FSP received a grant from the Sandhills Area Land Trust to upgrade and repair equestrian trails at Weymouth Woods. The trails have been badly eroded over years of heavy use and a shortage of maintenance funds. Candace Williams, of SALT said the grant was donated by members of the community who wished to see the trail repaired. Scott Hartley said the park is eager to begin work and the grant will enable the park to purchase the necessary trail material to support horse traffic and that the trail will be built by the staff with local volunteers. FSP was glad to be able to use their non-profit status and close relationship with the State Parks to handle the management of the grant funds for this project. All look forward to riders once again being able to ride in ease through this unique preserve of longleaf pines.

    The Sandhills Area Land Trust is active throughout the region in helping land owners protect the land the land they love. Visit their web site at to learn how they have helped both land owners and the environment and how you can assist them.

    Friends of State Parks is a state wide non profit organization supporting North Carolina's state parks. FSP works closely with the Department of Parks and Recreation, local land trusts, local park friends groups, and corporate sponsors to help protect the parks natural resources for future generations and to provide educational, recreational, and visitor resources to local communities across the state. Go to to join FSP in supporting your state parks. One of FSP projects is sponsoring North Carolina's State Parks Junior Ranger program for ages 6 thru 12. You can download the free Junior Ranger Guide for Weymouth Woods at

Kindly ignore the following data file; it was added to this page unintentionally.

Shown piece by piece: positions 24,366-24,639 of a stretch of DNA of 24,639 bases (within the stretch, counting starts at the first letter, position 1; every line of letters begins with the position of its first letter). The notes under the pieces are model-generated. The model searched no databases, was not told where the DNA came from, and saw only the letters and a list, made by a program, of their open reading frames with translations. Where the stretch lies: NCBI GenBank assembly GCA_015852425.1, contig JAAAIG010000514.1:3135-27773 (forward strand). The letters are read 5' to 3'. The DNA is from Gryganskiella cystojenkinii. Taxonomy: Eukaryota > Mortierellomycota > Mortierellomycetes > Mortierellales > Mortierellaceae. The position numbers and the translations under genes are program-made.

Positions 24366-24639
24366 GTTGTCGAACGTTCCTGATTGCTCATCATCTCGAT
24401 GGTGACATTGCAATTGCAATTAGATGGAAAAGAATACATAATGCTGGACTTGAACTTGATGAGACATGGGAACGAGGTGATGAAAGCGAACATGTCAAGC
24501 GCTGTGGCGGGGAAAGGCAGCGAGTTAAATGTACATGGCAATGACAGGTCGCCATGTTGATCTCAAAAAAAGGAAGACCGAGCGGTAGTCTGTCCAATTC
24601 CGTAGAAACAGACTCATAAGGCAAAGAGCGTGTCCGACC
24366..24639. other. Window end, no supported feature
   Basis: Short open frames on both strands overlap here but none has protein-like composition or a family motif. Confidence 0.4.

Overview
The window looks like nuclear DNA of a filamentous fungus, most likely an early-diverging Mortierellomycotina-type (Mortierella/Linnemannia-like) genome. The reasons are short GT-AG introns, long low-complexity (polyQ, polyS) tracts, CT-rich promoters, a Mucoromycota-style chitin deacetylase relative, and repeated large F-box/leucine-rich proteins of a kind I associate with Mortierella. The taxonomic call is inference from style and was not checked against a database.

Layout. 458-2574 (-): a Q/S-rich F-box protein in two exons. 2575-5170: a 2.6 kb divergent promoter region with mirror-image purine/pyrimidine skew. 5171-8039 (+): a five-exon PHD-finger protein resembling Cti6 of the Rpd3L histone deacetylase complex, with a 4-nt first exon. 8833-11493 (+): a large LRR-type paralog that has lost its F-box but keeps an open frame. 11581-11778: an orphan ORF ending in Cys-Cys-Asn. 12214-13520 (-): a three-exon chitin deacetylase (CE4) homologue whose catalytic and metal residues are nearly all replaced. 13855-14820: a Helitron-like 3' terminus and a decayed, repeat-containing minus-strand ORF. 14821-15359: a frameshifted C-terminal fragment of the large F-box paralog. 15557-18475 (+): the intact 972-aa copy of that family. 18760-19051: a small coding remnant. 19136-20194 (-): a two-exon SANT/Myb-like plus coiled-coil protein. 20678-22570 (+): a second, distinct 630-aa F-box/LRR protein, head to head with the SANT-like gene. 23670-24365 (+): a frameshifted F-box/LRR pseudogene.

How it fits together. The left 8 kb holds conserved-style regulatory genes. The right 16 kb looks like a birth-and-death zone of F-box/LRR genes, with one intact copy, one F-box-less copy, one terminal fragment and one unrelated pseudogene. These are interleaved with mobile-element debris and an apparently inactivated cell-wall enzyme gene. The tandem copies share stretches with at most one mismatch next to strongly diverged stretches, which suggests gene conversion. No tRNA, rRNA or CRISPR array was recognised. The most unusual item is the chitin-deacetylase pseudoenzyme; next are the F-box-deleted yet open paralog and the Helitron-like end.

Weymouth Woods is a special part of the park system, small in size but great in its diversity of plant life. It contains some of last vestiges of a longleaf pine forest that once dominated the east coast of North America. Besides the equestrian trail, the park offers easy walking trails ranging from short loops through the “pine barrens” to several miles of interconnected trails that take the explorer through the varied ecological regions of “pine barrens,” hard woods forests, and wetlands. An exhibit hall offers exhibits on the history of the area and the natural aspects of the park including geology, wildlife, and the role of prescribed fires. A list of the many educational and fun events scheduled in the park is available at